Teacher of the Year is at the head of the class




Stacy Willett, a 21-year veteran in Riley’s education program, was recognized today, but she said it’s an award she shares with the entire team.

By Maureen Gilmer, IU Health senior writer, mgilmer1@iuhealth.org

She thought she was walking into a meeting, but Stacy Willett walked into a celebration Monday morning – a celebration planned for her.

Willett received the Riley Children’s Health Teacher of the Year Award in collaboration with the Indiana Department of Education, a first for the 21-year Riley teacher.

Stacy Willett teacher of the year

Madison Stewart, manager of the school program, described Willett as “a dedicated and compassionate team member … the type of team member I wish we could clone for all departments.”

Amid the school program restructuring over the past year, Willett, who focuses on inpatient and outpatient leukemia/lymphoma and inpatient cystic fibrosis, has “completely risen to the occasion,” Stewart said, describing her as “a very dedicated educator.”

“It’s only fitting and a long time coming for you to be our teacher of the year,” Stewart told the teacher, presenting her with a plaque and flowers.

Stacy Willett teacher of the year

For her part, Willett was taken aback by the surprise and the crowd of fellow educators and team members, as well as her husband, Tim, who gathered in a conference room to wish her well.

“I’m so honored to be the teacher of the year for Riley Hospital for Children, but I really think our team deserves that recognition,” she said. “They should all be up here with me.”

Willett said she feels “blessed and thankful” to come to work every day, “getting to support our patients and families and walk the journey with them.”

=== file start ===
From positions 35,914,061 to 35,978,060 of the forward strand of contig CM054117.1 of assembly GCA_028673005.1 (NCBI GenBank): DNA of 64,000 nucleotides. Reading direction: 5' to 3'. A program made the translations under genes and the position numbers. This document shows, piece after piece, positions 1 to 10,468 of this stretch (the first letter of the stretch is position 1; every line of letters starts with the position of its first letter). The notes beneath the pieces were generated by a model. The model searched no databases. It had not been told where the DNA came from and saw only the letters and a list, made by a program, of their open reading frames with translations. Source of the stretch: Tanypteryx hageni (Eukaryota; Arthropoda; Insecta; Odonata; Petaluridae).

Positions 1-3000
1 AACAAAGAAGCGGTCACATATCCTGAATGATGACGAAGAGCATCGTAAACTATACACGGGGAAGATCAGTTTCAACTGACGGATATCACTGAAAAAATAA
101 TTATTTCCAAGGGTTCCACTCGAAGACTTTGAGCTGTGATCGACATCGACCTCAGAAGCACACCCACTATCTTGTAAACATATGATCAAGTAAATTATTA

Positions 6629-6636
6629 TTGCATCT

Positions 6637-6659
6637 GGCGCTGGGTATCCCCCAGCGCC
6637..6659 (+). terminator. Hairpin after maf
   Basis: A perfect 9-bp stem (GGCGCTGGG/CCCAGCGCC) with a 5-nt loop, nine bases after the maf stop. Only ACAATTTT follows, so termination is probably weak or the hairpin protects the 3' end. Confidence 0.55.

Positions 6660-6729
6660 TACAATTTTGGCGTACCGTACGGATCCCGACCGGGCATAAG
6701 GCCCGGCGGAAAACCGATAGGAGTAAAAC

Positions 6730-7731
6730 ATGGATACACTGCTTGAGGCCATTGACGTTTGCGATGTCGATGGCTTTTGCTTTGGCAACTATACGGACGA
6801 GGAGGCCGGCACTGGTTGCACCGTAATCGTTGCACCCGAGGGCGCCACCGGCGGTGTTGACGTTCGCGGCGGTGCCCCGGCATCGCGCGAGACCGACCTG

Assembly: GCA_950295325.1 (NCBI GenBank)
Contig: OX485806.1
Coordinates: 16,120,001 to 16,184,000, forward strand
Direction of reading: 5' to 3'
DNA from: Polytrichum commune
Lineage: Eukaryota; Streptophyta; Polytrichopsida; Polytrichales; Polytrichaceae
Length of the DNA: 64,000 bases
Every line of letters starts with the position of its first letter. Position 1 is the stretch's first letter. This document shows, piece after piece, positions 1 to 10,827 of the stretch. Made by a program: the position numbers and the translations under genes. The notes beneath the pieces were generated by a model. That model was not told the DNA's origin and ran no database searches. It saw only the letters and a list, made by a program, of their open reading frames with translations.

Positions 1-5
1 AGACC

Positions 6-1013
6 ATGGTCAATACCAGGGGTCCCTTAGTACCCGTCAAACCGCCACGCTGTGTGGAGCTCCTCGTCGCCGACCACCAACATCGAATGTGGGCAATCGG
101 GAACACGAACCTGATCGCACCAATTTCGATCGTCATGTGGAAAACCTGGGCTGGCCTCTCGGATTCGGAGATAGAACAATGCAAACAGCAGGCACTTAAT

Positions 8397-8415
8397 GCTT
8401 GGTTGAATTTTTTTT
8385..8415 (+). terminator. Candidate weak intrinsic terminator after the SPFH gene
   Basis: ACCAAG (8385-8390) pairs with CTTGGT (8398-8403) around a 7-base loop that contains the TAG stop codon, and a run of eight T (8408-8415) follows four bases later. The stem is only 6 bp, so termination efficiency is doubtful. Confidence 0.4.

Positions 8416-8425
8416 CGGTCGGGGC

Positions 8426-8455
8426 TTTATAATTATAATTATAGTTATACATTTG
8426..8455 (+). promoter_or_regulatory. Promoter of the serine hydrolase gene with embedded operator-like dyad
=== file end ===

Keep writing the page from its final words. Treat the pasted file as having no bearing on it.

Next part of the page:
Stacy Willett teacher of the year

She and her colleagues focus on relieving some of the stress families feel when they first come to Riley, get news of a serious diagnosis, then wonder how they are supposed to help their child keep up with schoolwork. Not only do the educational liaisons work directly with patients in elementary and high school, they also coordinate services with the child’s home school district.

Willett began her career in education as a developmental therapist with First Steps, before joining Riley as an instructional assistant 21 years ago. At that time, there was one other teacher on staff at Riley. In the fall of that same year, she transitioned into an educational liaison (teacher) role. Currently, there are seven on the team.

When she was In school, she had considered special education and physical/occupational therapy as career options, she said, “so it’s cool to me that I’m doing education, and special ed within that, but also within a medical setting.”

“I was definitely born to be a teacher, and it’s just amazing to me that I have this opportunity to come in and do this job and support so many of our kiddos in the state of Indiana and surrounding states.”

Photos by Mike Dickbernd, IU Health visual journalist, mdickbernd@iuhealth.org